Full Program: PBS NewsHour Weekend full episode June 10, 2017

On this edition for Sunday, June 10, we look at what happened in Washington this week while the nation focused on former FBI director James Comey, and an exhibit follows the capture of Nazi leader Adolf Eichmann. Later, how social media can help mobilize protest. Hari Sreenivasan anchors from New York.

Segments from Saturday, June 10, 2017

  • PBS NewsHour Weekend full episode June 10, 2017
    On this edition for Sunday, June 10, we look at what happened in Washington this week while the nation focused on former FBI director James Comey, and an exhibit follows the capture of Nazi leader Adolf Eichmann. Later, how social media can help mobilize protest. Hari Sreenivasan anchors from New York.
    Original Air Date: June 10, 2017
    Length: 1345
    General view of the U.S. Capitol dome in the pre-dawn darkness in Washington
  • What else happened in Washington as the world watched Comey
    The first public testimony of former FBI director James Comey since his firing by President Donald Trump captured the nation’s attention this week. Meanwhile, the Senate made moves on a Republican healthcare bill and the House voted to roll back Dodd-Frank financial reforms. NewsHour Weekend Special Correspondent Jeff Greenfield joins Hari Sreenivasan from Santa Barbara, California, with more.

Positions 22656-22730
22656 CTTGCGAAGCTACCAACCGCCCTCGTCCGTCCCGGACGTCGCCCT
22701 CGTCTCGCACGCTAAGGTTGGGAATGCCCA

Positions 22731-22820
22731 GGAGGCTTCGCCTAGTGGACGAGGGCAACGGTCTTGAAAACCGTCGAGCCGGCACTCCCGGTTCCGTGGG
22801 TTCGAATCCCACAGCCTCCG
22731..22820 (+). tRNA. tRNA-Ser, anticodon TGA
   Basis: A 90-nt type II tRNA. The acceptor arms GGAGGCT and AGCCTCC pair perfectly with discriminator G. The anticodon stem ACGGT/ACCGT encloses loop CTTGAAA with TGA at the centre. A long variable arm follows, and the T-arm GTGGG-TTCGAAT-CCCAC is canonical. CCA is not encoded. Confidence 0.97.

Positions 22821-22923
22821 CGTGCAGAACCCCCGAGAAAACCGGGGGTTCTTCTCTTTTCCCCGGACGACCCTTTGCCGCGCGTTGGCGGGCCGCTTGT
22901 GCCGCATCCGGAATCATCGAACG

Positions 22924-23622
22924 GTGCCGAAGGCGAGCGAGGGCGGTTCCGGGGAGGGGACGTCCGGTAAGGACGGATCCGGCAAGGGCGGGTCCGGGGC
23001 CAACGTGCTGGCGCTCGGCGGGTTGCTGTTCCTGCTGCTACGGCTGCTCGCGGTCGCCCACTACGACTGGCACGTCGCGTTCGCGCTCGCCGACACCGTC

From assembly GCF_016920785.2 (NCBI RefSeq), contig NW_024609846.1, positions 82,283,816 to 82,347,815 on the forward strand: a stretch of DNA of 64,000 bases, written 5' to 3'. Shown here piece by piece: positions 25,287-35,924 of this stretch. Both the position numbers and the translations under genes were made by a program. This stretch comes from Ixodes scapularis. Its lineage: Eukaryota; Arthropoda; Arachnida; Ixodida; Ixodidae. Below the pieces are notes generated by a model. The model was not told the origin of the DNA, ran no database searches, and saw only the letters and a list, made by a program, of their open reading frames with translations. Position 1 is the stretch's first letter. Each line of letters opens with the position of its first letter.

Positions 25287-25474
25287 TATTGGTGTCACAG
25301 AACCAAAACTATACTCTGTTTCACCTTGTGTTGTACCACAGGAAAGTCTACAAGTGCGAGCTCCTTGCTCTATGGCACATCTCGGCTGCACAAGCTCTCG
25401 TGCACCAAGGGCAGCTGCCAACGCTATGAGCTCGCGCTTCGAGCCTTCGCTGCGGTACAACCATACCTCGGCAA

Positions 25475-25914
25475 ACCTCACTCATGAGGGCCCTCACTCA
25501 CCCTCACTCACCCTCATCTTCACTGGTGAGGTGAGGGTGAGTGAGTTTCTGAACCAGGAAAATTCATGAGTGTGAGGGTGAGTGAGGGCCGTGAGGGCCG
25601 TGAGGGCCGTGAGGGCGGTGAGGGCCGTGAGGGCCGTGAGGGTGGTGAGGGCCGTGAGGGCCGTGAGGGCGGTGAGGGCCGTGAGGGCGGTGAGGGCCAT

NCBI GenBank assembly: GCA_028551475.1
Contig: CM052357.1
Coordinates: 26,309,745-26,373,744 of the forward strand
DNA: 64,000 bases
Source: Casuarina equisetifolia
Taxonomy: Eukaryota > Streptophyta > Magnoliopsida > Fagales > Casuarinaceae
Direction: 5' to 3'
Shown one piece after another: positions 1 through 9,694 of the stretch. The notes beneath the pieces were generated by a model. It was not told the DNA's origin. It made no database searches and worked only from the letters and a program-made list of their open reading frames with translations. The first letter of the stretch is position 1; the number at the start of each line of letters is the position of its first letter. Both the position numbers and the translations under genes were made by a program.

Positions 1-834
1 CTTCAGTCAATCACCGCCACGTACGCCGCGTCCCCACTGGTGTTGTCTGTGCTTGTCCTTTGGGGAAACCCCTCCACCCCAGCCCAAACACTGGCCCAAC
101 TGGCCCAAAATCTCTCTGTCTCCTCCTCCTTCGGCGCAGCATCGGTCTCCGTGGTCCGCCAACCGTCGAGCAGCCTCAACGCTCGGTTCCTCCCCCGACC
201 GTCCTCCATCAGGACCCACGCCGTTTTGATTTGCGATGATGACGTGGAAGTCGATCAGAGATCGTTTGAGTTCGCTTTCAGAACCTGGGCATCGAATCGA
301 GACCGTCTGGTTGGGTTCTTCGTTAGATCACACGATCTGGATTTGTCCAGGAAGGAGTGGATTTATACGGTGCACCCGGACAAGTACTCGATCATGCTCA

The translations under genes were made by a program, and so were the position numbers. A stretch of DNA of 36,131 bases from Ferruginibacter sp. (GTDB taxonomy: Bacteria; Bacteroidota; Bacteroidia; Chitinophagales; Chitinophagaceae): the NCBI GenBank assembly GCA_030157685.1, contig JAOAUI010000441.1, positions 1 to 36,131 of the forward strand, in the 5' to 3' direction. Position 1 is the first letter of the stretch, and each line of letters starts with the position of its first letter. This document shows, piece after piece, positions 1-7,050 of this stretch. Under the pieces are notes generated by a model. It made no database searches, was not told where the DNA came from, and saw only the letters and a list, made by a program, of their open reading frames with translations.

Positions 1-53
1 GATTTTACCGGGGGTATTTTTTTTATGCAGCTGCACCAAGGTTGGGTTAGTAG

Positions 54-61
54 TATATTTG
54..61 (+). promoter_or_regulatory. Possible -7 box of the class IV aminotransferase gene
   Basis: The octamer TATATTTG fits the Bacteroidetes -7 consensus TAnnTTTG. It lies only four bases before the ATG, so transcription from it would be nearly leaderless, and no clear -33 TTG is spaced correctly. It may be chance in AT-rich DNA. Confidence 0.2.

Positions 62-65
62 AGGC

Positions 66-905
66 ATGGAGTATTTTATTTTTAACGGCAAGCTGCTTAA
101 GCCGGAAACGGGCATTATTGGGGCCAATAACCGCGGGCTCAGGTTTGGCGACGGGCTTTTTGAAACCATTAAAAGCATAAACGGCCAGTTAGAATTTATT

Original Air Date: June 10, 2017
    Length: 210
    washington monument
  • New exhibit follows the hunt for a Nazi leader
    In 1962, Adolf Eichmann, one of the key architects of the Holocaust, was executed in Israel, the culmination of a years-long search for him by the Israeli government. The backstory that led to that moment is now on vivid display in “Operation Finale,” an exhibit at the Illinois Holocaust Museum. Eddie Aruzza, a correspondent for PBS station WTTW in Chicago, has this story.
    Original Air Date: June 10, 2017
    Length: 268
    FILER OF ADOLF EICHMANN TRIAL IN JERUSALEM IN 1961.
  • How online social movements translate to offline results
    In recent years, social media has played a key role in organizing and getting protesters into the streets in the U.S. and around the world. Though these tools can help rally people to action, a new book, "Twitter and Tear Gas: The Power and Fragility of Networked Protest," argues they also have limits. Zeynep Tufekci, the book’s author, joins Hari Sreenivasan for more on technology and protest.
    Original Air Date: June 10, 2017
    Length: 505
    A general view shows Tahrir Square as Egyptian riot policemen try to disperse protesters in Cairo
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